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Paynesville Press - October 22, 2003

What is the spirit of Homecoming?

By Michael Jacobson

What is the meaning of Homecoming?

That's what principal John Janotta asked the student council after the recent week of festivities at Paynesville Area High School. No one knew.

Janotta met with the student council after Homecoming recently, and none of the members could identify the reason for the celebration, he told the school board last week. As the name states, the idea is that the school should welcome back its graduates for a visit, a homecoming for them.

That the meaning of Homecoming has been lost bothers Janotta, he said. But not as much as the lack of respect for others and the anger displayed between students, he told the school board, in urging the board to approve measures to insure a safe Homecoming in 2005.

"My summary of the week is that it is probably the worst we've had," said Janotta, "and we've had some bad ones."

This year, the following events were reported d to Janotta: vandalism to vehicles, including broken antennas and smeared with vaseline; vandalism to homes, including eggings and obscene graffiti; a dog intentionally injured during an episode of toilet papering; adults sending mixed messages by driving students; and animals (a chicken and a turkey) released in the school. Board chairman Pat Flanders said it would just be a quick fix to cancel Homecoming. And since the problem was created over several years, it will not be solved completely in one year either, he added.

Janotta agreed that Homecoming does have positive aspects that merit its continuation, or else he would have recommended its elimination years ago, he said. But the actions this year, especially coming on the heels of the school shooting at Rocori and the school's efforts to talk about respect for others and the need to resolve disputes nonviolently, really struck Janotta.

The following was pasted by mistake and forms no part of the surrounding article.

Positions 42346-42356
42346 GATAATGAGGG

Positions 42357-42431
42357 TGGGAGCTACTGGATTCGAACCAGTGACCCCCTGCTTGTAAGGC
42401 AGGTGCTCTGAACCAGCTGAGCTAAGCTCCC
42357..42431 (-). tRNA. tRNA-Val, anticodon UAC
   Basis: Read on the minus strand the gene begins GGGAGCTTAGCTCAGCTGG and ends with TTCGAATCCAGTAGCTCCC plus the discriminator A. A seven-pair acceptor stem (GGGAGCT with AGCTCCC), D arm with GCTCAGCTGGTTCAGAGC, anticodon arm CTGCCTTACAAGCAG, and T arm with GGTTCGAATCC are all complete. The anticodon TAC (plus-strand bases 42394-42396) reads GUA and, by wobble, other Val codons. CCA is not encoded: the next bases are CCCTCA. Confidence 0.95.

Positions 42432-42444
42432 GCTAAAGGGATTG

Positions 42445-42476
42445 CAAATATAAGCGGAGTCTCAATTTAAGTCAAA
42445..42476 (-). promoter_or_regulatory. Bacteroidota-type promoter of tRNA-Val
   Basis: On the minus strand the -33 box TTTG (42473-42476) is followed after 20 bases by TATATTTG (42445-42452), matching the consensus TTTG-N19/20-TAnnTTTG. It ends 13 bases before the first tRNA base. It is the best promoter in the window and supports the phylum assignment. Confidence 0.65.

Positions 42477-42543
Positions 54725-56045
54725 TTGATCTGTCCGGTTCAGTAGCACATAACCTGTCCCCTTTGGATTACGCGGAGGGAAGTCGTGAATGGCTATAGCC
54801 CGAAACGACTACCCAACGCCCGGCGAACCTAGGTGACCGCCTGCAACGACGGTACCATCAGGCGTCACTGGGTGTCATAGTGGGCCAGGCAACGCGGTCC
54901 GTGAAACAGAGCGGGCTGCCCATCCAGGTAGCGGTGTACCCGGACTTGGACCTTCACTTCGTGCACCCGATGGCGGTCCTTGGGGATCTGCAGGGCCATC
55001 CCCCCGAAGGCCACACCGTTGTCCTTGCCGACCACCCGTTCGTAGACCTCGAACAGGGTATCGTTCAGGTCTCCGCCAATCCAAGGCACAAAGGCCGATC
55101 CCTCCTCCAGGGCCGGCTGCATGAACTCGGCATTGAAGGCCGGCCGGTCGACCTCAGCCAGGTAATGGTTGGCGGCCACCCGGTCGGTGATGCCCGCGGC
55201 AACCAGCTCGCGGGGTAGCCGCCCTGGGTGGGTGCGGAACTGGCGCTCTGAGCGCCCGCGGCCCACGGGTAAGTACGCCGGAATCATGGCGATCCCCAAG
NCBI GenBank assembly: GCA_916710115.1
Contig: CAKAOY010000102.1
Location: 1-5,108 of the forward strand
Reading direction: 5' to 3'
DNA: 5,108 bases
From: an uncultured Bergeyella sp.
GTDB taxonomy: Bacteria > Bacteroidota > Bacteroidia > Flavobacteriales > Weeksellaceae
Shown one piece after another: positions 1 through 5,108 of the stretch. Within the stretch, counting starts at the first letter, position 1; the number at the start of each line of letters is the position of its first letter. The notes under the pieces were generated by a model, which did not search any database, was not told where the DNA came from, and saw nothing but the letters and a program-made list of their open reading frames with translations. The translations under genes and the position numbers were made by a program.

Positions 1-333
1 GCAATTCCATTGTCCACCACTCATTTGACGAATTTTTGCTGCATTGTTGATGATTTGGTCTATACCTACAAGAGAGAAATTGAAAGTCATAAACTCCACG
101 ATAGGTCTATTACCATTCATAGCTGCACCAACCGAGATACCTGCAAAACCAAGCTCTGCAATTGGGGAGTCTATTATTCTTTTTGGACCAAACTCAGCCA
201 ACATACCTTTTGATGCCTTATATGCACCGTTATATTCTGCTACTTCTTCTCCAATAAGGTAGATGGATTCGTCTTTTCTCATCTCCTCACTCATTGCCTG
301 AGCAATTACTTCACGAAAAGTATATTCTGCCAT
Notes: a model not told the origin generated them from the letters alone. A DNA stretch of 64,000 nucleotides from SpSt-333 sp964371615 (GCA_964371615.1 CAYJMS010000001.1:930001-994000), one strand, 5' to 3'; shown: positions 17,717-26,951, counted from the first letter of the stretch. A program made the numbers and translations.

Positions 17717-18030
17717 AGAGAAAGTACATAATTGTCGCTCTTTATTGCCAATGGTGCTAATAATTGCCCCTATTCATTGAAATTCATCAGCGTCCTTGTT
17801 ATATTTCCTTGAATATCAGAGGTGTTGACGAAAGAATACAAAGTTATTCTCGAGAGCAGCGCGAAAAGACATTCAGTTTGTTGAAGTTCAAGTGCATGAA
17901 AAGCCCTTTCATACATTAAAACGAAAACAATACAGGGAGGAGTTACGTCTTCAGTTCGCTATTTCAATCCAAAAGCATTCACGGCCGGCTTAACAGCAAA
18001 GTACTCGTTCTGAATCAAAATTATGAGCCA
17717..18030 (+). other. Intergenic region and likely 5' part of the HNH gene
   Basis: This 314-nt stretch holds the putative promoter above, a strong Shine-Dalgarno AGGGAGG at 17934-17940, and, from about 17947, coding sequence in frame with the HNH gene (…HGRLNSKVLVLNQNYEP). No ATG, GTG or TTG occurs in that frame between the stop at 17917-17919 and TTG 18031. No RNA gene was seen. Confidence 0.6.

"I've never seen so many students angry with each other," Janotta said. One girl came to him after finding her car vandalized, and he said it worried him what she - or others like her - might have done had they known the identity of the culprits.

Parents need to help monitor their students, the board and administration agreed, since much of the unacceptable student behavior occurred off school grounds and outside school hours. How much was done by students and by outside elements (recent graduates, etc.) is also unknown.

While toilet papering has been considered harmless fun, the rash of more serious vandalism this year makes it necessary to stop even that, Janotta urged the board. "I believe it starts with toilet papering and a lack of respect that goes too far," he said.

The school has the authority, as listed in the student handbook, to discipline students for behavior off campus, said Janotta. So, for instance, students could be disciplined for behavior at away sporting events...or for toilet papering.

Powder puff football Janotta recommended that the school ban toilet papering during Homecoming and make the penalty suspension from school and from sports. This would be a strong stance, he said, but is needed.